In the embodiment of FIG. 1, cloud computing environment 170 supports the creation of a virtual data center 180 having a plurality of virtual machines 172 instantiated to, for example, host deployed multi-tier applications. A virtual data center 180 is a logical construct that provides compute, network, and storage resources to an organization. Virtual data centers 180 provide an environment where VM 172 can be created, stored, and operated, enabling complete abstraction between the consumption of infrastructure service and underlying resources.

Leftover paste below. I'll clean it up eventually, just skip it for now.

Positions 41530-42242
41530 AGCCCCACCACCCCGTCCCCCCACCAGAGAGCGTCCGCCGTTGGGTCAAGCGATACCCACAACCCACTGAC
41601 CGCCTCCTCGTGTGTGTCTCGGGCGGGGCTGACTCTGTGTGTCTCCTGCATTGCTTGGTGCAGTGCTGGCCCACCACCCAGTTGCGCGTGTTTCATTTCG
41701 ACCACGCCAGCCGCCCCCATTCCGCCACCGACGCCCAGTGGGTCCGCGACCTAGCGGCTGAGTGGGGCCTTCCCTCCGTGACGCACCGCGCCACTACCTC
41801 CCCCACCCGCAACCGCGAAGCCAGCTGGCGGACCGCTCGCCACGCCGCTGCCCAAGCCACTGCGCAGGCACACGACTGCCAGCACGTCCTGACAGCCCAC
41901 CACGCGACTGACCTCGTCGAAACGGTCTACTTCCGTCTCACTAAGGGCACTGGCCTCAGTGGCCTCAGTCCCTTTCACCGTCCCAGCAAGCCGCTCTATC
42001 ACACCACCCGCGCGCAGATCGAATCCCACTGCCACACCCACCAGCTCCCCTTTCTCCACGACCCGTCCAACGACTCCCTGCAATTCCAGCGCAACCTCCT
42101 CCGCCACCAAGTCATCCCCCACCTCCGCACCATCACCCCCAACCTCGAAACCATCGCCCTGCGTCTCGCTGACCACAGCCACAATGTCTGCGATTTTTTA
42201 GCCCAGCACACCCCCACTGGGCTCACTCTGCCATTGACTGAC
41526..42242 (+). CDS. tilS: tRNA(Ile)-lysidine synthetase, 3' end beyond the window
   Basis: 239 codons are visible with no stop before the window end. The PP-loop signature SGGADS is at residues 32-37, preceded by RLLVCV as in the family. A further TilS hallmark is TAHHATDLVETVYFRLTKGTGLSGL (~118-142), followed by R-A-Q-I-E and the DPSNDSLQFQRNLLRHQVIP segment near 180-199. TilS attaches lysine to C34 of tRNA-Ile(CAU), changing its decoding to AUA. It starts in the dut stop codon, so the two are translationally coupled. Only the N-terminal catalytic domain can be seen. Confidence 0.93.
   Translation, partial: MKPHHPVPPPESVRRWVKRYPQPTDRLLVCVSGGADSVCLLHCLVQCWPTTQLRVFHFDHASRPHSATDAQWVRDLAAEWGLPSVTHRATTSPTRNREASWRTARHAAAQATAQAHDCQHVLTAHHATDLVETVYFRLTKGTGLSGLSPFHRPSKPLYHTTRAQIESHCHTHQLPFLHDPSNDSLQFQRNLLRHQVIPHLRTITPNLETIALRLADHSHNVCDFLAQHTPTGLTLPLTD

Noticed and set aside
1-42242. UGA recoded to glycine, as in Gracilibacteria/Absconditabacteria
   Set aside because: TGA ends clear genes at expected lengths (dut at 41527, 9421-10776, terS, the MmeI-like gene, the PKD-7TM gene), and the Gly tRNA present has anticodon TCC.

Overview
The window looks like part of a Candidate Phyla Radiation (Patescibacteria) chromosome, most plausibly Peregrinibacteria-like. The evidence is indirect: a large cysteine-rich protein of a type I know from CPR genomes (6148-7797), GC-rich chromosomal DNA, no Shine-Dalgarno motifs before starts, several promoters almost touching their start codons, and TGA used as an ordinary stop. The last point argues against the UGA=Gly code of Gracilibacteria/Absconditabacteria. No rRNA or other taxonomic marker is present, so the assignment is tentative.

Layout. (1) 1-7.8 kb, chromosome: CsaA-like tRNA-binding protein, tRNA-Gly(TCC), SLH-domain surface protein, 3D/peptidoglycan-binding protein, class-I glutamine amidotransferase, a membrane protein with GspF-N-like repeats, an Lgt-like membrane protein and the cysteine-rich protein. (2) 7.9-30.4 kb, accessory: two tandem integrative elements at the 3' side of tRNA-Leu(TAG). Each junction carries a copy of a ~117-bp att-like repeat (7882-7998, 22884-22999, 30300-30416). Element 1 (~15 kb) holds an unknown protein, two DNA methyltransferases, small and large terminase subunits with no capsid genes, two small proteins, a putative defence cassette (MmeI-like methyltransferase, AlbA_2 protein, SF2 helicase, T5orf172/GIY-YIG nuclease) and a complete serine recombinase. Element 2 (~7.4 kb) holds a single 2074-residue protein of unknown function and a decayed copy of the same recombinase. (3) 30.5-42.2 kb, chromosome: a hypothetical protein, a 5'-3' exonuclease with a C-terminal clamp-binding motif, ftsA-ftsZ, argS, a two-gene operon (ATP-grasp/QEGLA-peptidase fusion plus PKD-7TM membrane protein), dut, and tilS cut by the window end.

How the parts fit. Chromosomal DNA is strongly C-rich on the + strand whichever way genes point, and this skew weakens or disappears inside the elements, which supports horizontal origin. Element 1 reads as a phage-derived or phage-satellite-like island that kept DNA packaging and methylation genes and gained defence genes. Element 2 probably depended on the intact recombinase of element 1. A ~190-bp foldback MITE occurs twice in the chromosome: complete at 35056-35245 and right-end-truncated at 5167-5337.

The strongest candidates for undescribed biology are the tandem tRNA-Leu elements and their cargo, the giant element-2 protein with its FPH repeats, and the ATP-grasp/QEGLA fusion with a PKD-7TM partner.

Virtual data center 180 includes one or more virtual networks 182 used to communicate between VMs 172 and managed by at least one networking gateway component (e.g., gateway 184), as well as one or more isolated internal networks 186 not connected to gateway 184. Gateway 184 (e.g., executing as a virtual appliance) is configured to provide VMs 172 and other components in cloud computing environment 170 with connectivity to external network 140 (e.g., Internet). Gateway 184 manages external public IP addresses for virtual data center 180 and one or more private internal networks interconnecting VMs 172. Gateway 184 is configured to route traffic incoming to and outgoing from virtual data center 180 and provide networking services, such as firewalls, network address translation (NAT), dynamic host configuration protocol (DHCP), and load balancing.